Tuesday, January 24, 2017


I don't want to die.

I suspect none of us do. Though I am writing this on the morning of the inauguration and secretly thinking, "this wouldn't be a bad time to check out of the Life Hotel."

But I steady my resolve, pour some low-fat milk into my awful tasting high protein cereal and vow to fight on. After all, I'm only 44 years old.

Nevertheless, last week my wife and I made the 3.2 mile trip to Mitchell, Silberberg & Knupp, the law firm in charge of my "estate." Only in Los Angeles could a trip of that distance take 45 minutes. Whatever hell has in store, it will not hold a candle to the 405 at 8:30 in the morning.

We hadn't spoken to the lawyers  - mostly because they charge $500 an hour, including the small talk -- for quite some time. But my daughters are now adults, supposedly, and it was time to rearrange the arrangements in the event of our demise.

On the plus side, after a careful forensic examination of our financial state, the lawyer assured us we would not end up in a dirty nursing home. Readers of this blog know that is my greatest fear.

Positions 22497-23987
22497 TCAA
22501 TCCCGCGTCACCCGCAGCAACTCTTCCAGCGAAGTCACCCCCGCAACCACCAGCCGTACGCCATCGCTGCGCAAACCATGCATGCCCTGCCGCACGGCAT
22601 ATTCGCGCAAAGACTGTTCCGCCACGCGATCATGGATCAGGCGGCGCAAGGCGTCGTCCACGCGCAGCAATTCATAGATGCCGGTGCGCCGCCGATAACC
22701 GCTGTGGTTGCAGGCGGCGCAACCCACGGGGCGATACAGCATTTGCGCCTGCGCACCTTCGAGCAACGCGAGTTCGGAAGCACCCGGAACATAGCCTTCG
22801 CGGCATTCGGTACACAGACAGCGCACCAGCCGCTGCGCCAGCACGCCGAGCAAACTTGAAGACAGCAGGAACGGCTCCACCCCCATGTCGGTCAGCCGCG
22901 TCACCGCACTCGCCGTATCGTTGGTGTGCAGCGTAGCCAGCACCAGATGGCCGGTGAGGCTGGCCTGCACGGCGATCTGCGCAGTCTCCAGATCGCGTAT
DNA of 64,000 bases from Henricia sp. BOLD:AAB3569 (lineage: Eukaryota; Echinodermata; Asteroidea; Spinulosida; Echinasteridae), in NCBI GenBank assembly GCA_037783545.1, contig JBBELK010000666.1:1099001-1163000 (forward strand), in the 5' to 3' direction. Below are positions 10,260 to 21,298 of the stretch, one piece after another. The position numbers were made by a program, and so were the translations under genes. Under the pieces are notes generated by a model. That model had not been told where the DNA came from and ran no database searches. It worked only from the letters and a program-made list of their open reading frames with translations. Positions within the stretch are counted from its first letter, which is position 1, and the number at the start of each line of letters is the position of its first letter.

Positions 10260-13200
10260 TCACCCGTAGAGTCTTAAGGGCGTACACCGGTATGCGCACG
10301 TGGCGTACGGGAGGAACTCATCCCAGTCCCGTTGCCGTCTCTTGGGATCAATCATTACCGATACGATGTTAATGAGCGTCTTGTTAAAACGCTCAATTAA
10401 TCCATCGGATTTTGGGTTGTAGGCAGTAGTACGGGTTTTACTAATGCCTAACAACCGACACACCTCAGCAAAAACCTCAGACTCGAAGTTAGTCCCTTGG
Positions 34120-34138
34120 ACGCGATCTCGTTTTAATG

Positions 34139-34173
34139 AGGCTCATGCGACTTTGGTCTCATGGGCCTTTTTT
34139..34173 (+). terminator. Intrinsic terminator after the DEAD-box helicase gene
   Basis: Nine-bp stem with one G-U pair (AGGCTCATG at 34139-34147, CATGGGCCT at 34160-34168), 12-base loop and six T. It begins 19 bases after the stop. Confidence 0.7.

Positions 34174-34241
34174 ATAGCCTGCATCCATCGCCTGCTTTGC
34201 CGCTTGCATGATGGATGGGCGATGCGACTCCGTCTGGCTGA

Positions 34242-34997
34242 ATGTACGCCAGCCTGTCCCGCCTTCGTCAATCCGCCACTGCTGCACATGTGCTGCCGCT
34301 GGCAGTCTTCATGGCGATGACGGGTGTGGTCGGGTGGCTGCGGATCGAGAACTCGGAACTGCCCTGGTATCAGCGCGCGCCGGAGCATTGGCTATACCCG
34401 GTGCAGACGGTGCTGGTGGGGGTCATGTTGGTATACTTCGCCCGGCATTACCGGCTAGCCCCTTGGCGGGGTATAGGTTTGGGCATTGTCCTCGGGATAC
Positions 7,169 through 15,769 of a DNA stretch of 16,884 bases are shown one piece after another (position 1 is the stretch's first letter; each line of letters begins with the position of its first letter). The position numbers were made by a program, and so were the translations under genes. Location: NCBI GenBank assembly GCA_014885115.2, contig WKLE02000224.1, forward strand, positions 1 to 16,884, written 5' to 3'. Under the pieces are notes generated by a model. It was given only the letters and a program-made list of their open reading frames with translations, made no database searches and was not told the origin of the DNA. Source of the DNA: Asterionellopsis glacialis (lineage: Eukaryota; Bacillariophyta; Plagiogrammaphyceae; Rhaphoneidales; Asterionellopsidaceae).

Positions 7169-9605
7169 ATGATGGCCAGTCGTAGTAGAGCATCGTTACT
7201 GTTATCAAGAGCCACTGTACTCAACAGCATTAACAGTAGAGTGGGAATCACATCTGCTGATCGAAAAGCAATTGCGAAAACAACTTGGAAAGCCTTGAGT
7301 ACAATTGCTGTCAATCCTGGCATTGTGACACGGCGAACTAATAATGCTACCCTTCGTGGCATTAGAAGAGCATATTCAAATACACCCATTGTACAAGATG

"Nurse, there's a cockroach in my soup."

"Please be quiet Mr. Siegel or soon everybody will want one."

On the not-so plus side, there's the question of what would happen if, for instance, Deb and I were to be on a plane that went down in the Andes and we met our demise because we refused to eat Raoul, the Argentinian plumber.

Because, even after the lawyer extracts his 100 lbs. of flesh, even after the bank gets their due on the mortgage, and even after St. Jude's Hospital names a toilet paper holder after us for making a sizable donation, there's the matter of turning over a not unsubstantial amount of money over to my two daughters.

I don't want to say they're irresponsible, but I shudder to think that I wrote all those TV spots, sat in all those status meetings, bit my tongue and ate all those bowls of shit, just to have my girls blow the fruits of my labor on Chipotle, Forever 21 and Boba Smoothies.

Then again, maybe I'm letting my imagination get the worst of me. As is often the case. Maybe they're more responsible than I give them credit for.

Over the winter break, Abby, my youngest daughter went to London and Paris. She called me recently and wanted me to set up a Venmo account. Why, I asked. So, she explained, she could pay me back the money I gave her for the trip.

I have no idea what the fuck a Venmo account is.

But I did tell the lawyer that I want Abby to get my Tommy Lasorda autographed baseball.

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